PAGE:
Back in June, when a group of Russian hooligans brutalized English fans at Euro 2016, most of the country’s politicians condemned the violence (even while playing coy about how it could have possibly happened). Igor Lebedev, deputy chairman of the Russian parliament, had a different perspective: “I don’t see anything wrong with the fans fighting,” he said, according to The Guardian. “Quite the opposite, well done lads, keep it up!”

He apparently learned nothing from the backlash there, because now he’s back with something far worse and far more stupid. Instead of just encouraging fans to fight, he’s apparently decided, why don’t we organize it and make it a global sport in its own right? Lebedev, who sits on the executive committee of the Russian football union, appears to have proposed exactly that earlier this week. 

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The Liberal Democratic Party of Russia’s homepage currently features, after an article about the fight on international terrorism and a note about administrative rejuvenation and other seemingly ordinary party fare, “Battle of the Fans—It Is Also a Sport. Potentially.” (As roughly translated by Google, at least.) This brilliant policy proposal features Lebedev claiming that the Russian hooligans were just misunderstood and that fans of other countries should be excited to channel their pride into violence just as the Russian contingent of Euro 2016 did last summer. (A reminder of how that ended: two fans were left in comas, and the Russians responsible were deported from France.) But that was all the fault of the French government, according to Lebedev, and the way to resolve any problems is definitely just more fighting. Twenty unarmed competitors will represent each side in the arena, per Lebedev’s vision, and they’ll all follow the rules. (He doesn’t detail what these rules might be or how they might be enforced, but he promises to make them available online.) People will name the new sport after the Russian word for “fight,” and draka will become globally known the same way that sputnik did.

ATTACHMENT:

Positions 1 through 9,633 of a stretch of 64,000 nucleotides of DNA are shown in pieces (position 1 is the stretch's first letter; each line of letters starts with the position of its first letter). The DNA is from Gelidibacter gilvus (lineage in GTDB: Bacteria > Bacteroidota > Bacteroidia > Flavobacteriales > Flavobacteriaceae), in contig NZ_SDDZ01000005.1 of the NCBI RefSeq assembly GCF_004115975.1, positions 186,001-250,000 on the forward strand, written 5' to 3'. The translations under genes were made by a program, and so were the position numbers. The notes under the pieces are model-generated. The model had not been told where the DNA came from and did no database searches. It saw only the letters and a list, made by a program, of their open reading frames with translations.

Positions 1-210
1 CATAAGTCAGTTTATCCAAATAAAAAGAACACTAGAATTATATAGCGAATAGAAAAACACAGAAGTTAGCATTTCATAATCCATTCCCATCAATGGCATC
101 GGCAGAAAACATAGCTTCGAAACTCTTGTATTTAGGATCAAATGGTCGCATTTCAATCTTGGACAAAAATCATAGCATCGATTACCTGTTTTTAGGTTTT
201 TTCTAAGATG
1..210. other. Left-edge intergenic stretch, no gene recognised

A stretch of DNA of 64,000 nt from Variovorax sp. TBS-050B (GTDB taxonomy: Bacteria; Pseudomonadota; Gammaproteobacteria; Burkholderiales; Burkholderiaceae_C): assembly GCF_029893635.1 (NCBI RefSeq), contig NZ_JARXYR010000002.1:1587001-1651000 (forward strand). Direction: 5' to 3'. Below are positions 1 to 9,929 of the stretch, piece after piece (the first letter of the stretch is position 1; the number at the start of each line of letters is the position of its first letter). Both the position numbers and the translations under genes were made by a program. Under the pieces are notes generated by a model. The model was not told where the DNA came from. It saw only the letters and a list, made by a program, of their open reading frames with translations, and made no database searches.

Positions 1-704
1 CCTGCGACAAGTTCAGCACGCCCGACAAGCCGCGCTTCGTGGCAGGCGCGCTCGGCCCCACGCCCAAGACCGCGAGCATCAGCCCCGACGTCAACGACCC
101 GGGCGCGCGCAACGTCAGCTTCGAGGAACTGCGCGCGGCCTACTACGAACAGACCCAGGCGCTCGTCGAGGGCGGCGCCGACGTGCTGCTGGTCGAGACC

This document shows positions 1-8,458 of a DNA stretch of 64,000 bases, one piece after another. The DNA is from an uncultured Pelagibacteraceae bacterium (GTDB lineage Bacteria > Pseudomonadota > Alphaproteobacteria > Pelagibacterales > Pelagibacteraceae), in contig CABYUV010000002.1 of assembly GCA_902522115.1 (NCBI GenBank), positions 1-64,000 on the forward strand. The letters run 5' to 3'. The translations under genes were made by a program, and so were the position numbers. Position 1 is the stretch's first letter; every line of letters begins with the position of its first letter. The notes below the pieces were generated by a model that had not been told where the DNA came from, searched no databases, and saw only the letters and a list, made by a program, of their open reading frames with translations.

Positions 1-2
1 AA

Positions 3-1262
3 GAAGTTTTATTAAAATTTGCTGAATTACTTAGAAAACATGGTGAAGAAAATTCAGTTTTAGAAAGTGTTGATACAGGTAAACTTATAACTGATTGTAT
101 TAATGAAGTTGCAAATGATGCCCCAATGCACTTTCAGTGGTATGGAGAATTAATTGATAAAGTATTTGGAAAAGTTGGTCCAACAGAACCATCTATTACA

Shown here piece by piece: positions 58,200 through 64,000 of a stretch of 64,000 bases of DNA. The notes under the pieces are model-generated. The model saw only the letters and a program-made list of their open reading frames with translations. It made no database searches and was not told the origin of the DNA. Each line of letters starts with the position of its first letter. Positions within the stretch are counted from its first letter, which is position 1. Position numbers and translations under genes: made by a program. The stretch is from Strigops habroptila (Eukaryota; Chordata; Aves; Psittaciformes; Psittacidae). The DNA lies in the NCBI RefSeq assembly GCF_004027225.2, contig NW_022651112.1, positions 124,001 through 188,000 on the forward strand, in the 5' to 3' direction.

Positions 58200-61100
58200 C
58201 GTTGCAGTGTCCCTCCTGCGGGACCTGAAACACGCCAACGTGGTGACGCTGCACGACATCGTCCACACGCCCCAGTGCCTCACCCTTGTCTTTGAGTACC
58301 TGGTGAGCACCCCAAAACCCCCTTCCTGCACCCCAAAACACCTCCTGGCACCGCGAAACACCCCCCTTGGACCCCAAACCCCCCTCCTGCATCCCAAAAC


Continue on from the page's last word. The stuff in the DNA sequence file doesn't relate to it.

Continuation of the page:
The next World Cup will begin in Moscow in June 2018.